algorithm.

Ensemble = fitcensemble(X,Y,'Method','GentleBoost', ... 'NumLearningCycles',150,'Learners',t,'PredictorNames',VarNames(2:end), ... 'LearnRate',0.1,'CategoricalPredictors',catIdx,'KFold',5); figure plot(kfoldLoss(Ensemble,'Mode','cumulative','LossFun','exponential')) xlabel('Number of trees') ylabel('Cross-validated exponential loss')

Inspect the confusion matrix to see which patients the ensemble predicts correctly.

[yFit,sFit] = kfoldPredict(Ensemble); confusionchart(Y,yFit)

Of the 123 patient who live, the ensemble predicts correctly that 112 will live. But for the 32 patients who die of hepatitis, the ensemble only predicts correctly that about half will die of hepatitis.

There are two types of error in the predictions of the ensemble:

Predicting that the patient lives, but the patient dies

Predicting that the patient dies, but the patient lives

Suppose you believe that the first error is five times worse than the second. Create a new classification cost matrix that reflects this belief.

cost.ClassNames = ClassNames; cost.ClassificationCosts = [0 5; 1 0];

Create a new cross-validated ensemble using `cost`

as the misclassification cost, and inspect the resulting confusion matrix.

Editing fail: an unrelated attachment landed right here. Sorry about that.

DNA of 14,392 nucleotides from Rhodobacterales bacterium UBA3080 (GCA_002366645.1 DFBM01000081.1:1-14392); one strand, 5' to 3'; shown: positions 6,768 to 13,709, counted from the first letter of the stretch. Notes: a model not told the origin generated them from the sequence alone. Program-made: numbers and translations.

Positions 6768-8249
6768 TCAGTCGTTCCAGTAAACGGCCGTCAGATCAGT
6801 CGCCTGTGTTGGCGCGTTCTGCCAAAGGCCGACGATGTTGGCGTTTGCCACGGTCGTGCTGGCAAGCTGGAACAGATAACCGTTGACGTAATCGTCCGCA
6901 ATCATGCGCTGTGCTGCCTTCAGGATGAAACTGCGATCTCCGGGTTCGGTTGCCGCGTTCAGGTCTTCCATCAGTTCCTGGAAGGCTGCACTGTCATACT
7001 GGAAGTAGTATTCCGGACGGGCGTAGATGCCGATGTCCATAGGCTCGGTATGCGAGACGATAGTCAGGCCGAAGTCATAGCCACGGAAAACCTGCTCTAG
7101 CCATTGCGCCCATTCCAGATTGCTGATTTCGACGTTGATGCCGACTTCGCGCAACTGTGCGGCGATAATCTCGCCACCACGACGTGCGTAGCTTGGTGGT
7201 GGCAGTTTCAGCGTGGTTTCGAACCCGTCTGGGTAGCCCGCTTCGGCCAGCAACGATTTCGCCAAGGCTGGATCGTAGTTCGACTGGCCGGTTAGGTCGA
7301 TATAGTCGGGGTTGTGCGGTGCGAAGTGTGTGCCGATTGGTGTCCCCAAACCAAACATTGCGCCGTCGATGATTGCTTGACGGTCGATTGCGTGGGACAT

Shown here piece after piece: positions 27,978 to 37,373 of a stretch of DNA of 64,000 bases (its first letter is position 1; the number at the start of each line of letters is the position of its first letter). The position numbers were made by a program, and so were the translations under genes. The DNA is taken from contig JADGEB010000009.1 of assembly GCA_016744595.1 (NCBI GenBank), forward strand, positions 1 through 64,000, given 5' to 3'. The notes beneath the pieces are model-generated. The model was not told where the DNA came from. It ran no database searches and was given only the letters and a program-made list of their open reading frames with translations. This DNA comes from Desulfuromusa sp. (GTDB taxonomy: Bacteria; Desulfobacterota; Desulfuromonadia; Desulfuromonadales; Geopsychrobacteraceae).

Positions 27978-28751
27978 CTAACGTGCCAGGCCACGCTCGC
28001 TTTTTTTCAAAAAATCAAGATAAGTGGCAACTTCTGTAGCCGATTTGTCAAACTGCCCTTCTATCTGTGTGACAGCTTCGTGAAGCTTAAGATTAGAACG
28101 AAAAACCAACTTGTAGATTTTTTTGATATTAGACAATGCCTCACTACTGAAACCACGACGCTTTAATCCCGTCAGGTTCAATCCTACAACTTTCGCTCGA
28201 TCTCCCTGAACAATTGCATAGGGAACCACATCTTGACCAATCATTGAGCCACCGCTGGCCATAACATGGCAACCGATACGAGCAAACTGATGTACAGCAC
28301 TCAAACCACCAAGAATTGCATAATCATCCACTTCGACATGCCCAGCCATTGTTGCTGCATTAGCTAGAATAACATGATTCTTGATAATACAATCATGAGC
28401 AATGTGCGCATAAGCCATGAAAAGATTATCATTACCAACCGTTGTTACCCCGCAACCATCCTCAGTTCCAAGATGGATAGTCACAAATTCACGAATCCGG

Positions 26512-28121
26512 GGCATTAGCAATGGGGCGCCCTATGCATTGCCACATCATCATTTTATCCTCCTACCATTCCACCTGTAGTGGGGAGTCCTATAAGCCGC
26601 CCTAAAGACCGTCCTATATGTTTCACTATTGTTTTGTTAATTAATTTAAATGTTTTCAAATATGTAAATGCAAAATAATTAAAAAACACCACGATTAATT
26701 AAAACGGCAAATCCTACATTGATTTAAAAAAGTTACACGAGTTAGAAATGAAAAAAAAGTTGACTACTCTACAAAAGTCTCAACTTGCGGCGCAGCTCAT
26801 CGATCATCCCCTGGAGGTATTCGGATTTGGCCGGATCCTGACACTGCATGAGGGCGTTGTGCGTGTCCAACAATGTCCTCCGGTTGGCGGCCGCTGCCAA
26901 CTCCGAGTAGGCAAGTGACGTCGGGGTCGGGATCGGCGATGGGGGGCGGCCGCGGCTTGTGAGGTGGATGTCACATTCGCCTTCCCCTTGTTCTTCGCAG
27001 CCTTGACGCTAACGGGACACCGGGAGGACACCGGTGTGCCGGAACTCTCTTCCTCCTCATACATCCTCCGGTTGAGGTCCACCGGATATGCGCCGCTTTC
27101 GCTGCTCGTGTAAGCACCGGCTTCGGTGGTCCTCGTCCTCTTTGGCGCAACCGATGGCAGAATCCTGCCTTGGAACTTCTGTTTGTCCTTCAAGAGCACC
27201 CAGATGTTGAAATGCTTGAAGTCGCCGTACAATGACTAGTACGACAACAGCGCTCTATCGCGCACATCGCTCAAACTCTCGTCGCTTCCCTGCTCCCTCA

EnsembleCost = fitcensemble(X,Y,'Method','GentleBoost', ... 'NumLearningCycles',150,'Learners',t,'PredictorNames',VarNames(2:end), ... 'LearnRate',0.1,'CategoricalPredictors',catIdx,'KFold',5,'Cost',cost); [yFitCost,sFitCost] = kfoldPredict(EnsembleCost); confusionchart(Y,yFitCost)

As expected, the new ensemble does a better job classifying the patients who die. Somewhat surprisingly, the new ensemble also does a better job classifying the patients who live, though the result is not statistically significantly better. The results of the cross validation are random, so this result is simply a statistical fluctuation. The result seems to indicate that the classification of patients who live is not very sensitive to the cost.

[1] Zhou, Z.-H. and X.-Y. Liu.
“On Multi-Class Cost-Sensitive Learning.”*Computational
Intelligence.* Vol. 26, Issue 3, 2010, pp. 232–257 CiteSeerX.

[2] Breiman, L., J. H. Friedman, R.
A. Olshen, and C. J. Stone. *Classification and Regression Trees.* Boca
Raton, FL: Chapman & Hall, 1984.

[3] Zadrozny, B., J. Langford, and
N. Abe. “Cost-Sensitive Learning by Cost-Proportionate Example Weighting.”
*Third IEEE International Conference on Data Mining*, 435–442.
2003.

`confusionchart`

| `fitcensemble`

| `kfoldLoss`

| `kfoldPredict`

| `templateTree`